Congratulations! You survived the end of the calendar year fundraising rush.
That’s no small feat, so please give yourself a pat on the back immediately.
I hope you (and your organization) recognize your dedication and hard work. But if no one else has told you this, allow me to say it: great job!
You’ve brought new dollars through the door and that’s huge. But I actually think you accomplished something even more important.
You brought in new donors.
Even a new donor that only makes a gift of $10 (or even less) is worth her weight in gold.
Because it’s much easier to get a previous donor to give again than it is to secure a new donor.
But that’s true only if you have a good donor retention strategy.
But what if you are an organization with limited staff? What if you don’t have a well-developed major gift or individual giving program?
Not to fear, even the smallest organization can be top-notch at donor retention.
With that in mind here is my four-step 60-day plan to keep your new donors happy and set them up to be repeat givers.
Unfortunately, I’ve seen first hand what happens when you don’t follow-up with new donors in a timely manner.
When I was a young DOD at an international relief agency I was involved in soliciting a major gift from a lovely couple that had a strong interest in our work. As with gifts of this size much went into educating the couple and closing the gift.
I wrongly believed we had been communicating frequently enough so it was several months before I contacted them again. When I did reach out to them again they were upset that I had not been in contact earlier, and it took months to repair the relationship. I hadn’t given enough thought to donor retention. I had to work extremely hard to regain their trust over the next several months, and I learned that ongoing communication is absolutely key. And this was with donors with whom I had strong initial relationship with. When a donor makes a gift without an initial relationship immediate communication is even more crucial!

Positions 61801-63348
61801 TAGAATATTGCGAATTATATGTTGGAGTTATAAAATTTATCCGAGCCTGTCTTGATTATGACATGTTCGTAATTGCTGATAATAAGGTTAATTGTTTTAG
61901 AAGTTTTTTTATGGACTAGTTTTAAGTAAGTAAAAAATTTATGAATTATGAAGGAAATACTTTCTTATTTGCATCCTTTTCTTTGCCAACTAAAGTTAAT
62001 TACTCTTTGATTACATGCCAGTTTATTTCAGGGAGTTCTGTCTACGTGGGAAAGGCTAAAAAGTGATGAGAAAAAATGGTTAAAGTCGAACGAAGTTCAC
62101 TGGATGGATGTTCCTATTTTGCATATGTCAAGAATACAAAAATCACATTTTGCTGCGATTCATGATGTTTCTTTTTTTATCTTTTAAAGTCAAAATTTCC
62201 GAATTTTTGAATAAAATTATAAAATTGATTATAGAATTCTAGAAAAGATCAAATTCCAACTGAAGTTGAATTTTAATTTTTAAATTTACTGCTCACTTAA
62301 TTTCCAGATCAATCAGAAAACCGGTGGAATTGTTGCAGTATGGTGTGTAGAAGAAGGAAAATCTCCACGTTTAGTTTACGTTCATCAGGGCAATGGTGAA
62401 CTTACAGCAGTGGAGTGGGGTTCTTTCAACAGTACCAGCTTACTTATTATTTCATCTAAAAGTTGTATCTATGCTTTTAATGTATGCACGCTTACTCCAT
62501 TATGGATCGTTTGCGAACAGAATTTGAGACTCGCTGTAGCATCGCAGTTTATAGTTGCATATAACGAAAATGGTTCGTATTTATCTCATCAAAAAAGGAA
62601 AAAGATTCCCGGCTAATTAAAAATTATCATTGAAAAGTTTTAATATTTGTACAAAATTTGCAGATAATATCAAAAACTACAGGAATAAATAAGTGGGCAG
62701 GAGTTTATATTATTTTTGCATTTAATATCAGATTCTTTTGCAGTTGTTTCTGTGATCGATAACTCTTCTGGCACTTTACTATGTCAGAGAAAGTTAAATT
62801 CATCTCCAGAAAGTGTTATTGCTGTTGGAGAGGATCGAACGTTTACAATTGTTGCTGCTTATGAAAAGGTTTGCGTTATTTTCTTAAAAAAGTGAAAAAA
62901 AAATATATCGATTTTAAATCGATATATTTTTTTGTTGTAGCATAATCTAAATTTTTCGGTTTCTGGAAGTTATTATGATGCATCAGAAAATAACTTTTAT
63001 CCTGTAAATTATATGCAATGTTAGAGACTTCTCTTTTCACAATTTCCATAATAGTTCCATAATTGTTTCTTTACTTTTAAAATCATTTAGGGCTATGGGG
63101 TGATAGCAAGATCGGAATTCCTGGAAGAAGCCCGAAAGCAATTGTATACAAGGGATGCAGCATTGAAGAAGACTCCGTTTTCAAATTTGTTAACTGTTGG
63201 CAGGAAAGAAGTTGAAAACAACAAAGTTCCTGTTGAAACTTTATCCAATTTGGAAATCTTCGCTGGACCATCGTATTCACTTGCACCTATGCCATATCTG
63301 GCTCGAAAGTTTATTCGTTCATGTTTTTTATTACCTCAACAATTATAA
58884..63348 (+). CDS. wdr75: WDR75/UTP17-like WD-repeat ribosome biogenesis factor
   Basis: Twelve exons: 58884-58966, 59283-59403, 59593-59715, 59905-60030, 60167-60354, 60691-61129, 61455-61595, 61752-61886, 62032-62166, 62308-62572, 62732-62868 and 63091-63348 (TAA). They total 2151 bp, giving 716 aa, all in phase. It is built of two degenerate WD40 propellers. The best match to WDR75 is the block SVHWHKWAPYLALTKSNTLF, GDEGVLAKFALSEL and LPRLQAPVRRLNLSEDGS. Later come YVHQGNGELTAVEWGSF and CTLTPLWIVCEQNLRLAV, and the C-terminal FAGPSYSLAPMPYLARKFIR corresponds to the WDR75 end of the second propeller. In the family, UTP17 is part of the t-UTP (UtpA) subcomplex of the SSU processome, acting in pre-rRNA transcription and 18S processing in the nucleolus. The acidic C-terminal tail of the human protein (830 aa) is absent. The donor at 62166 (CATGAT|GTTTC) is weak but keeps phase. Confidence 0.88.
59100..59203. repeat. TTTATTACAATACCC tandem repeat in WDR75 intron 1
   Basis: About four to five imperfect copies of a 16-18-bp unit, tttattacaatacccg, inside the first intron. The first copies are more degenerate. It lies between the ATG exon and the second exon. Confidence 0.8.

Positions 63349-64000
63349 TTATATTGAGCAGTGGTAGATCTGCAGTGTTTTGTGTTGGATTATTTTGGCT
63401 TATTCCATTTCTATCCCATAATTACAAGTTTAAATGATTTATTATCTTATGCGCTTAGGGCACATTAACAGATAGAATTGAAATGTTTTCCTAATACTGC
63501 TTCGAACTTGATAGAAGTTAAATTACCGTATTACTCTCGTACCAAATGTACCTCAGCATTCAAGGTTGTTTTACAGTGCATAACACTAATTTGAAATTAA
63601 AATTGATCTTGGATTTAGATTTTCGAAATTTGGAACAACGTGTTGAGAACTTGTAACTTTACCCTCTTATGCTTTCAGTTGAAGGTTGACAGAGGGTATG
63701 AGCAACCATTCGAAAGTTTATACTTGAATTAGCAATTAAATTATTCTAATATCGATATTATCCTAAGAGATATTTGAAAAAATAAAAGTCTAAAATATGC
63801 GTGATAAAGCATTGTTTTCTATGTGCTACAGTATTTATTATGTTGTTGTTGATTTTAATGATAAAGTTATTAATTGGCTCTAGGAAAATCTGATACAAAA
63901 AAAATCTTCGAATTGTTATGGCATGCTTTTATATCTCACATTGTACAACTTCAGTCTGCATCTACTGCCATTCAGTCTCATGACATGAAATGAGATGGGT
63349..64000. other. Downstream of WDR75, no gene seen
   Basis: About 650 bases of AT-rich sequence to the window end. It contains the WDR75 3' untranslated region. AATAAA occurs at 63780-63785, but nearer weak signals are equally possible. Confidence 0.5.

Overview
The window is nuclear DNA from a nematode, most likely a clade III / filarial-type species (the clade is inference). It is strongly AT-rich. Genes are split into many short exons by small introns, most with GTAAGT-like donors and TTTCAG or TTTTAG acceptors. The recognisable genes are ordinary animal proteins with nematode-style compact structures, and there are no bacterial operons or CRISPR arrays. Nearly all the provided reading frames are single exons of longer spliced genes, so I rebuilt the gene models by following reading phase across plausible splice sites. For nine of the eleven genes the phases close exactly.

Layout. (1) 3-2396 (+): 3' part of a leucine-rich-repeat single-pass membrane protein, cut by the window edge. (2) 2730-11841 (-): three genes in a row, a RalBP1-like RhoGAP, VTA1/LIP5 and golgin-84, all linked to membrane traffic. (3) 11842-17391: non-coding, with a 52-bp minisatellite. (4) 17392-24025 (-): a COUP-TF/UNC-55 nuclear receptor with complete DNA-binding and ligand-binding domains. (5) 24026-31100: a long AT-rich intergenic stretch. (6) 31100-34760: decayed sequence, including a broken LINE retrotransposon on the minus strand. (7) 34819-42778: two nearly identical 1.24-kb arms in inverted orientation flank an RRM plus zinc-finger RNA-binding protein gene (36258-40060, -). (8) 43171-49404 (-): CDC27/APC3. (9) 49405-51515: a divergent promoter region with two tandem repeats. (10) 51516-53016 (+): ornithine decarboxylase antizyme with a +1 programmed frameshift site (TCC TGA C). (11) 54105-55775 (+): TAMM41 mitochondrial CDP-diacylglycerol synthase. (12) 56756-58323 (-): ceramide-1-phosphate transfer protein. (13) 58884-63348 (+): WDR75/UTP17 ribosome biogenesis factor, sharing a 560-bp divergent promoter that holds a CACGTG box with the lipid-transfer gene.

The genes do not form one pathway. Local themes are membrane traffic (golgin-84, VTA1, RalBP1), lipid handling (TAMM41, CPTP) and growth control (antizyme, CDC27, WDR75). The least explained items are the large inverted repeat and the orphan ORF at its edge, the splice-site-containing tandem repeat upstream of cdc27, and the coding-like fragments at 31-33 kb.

Let me start with a question. How long do you think you have to cultivate a new donor? How much time can pass before you start nurturing the relationship?
Unfortunately, far too many fundraisers think they have a whole year to start. The consequence of this is that your new donors might not authentically hear from you for months.
Sure, they might get a newsletter or bulk update, but does that form a relationship with your organization?
No, not really.
Here’s a plan will cement your relationship with a new donor right away and put them on the track for an upgraded gift.
Step #1: Run Your List
Not that the end-of-year fundraising season has ended, its time to run your list of new donors. Subdivide it into two lists:
- List One: Gifts that are considered ‘major’ for your organization or from a notable VIP.
- List Two: Everyone else.
Once you have your two lists, review them carefully. If a gift has not yet been acknowledged, do that immediately. Trust me, some donors are already preparing their tax documents and are waiting for their receipts.
Here are some tips on how to get thank you notes for your thank you notes.
Step #2: Assign A Solicitor
A solicitor, or point person, is somebody within your organization that provides accountability and makes sure the right person is communicating with each donor. In my experience, this is critical for donor retention and a donor without an assigned solicitor can easily be lost in the work of a very busy development officer.